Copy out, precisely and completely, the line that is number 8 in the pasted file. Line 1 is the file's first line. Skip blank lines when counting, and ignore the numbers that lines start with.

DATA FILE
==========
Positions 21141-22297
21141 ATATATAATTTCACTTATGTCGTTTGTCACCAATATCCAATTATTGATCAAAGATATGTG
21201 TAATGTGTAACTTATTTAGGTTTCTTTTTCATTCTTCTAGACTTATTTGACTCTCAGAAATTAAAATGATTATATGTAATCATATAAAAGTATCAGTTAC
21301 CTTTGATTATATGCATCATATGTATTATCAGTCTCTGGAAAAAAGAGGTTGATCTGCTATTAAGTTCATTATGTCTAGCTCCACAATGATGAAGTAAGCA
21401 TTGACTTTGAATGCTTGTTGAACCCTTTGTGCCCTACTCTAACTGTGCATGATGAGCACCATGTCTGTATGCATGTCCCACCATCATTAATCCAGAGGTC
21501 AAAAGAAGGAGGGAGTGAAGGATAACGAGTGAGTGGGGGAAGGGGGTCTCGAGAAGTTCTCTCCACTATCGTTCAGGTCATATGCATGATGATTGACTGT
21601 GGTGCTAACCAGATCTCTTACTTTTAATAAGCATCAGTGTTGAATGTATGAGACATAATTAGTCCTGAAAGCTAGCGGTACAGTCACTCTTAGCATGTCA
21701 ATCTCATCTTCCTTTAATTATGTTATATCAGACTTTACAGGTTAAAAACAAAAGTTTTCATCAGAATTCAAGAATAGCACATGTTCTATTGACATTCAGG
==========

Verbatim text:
21701 ATCTCATCTTCCTTTAATTATGTTATATCAGACTTTACAGGTTAAAAACAAAAGTTTTCATCAGAATTCAAGAATAGCACATGTTCTATTGACATTCAGG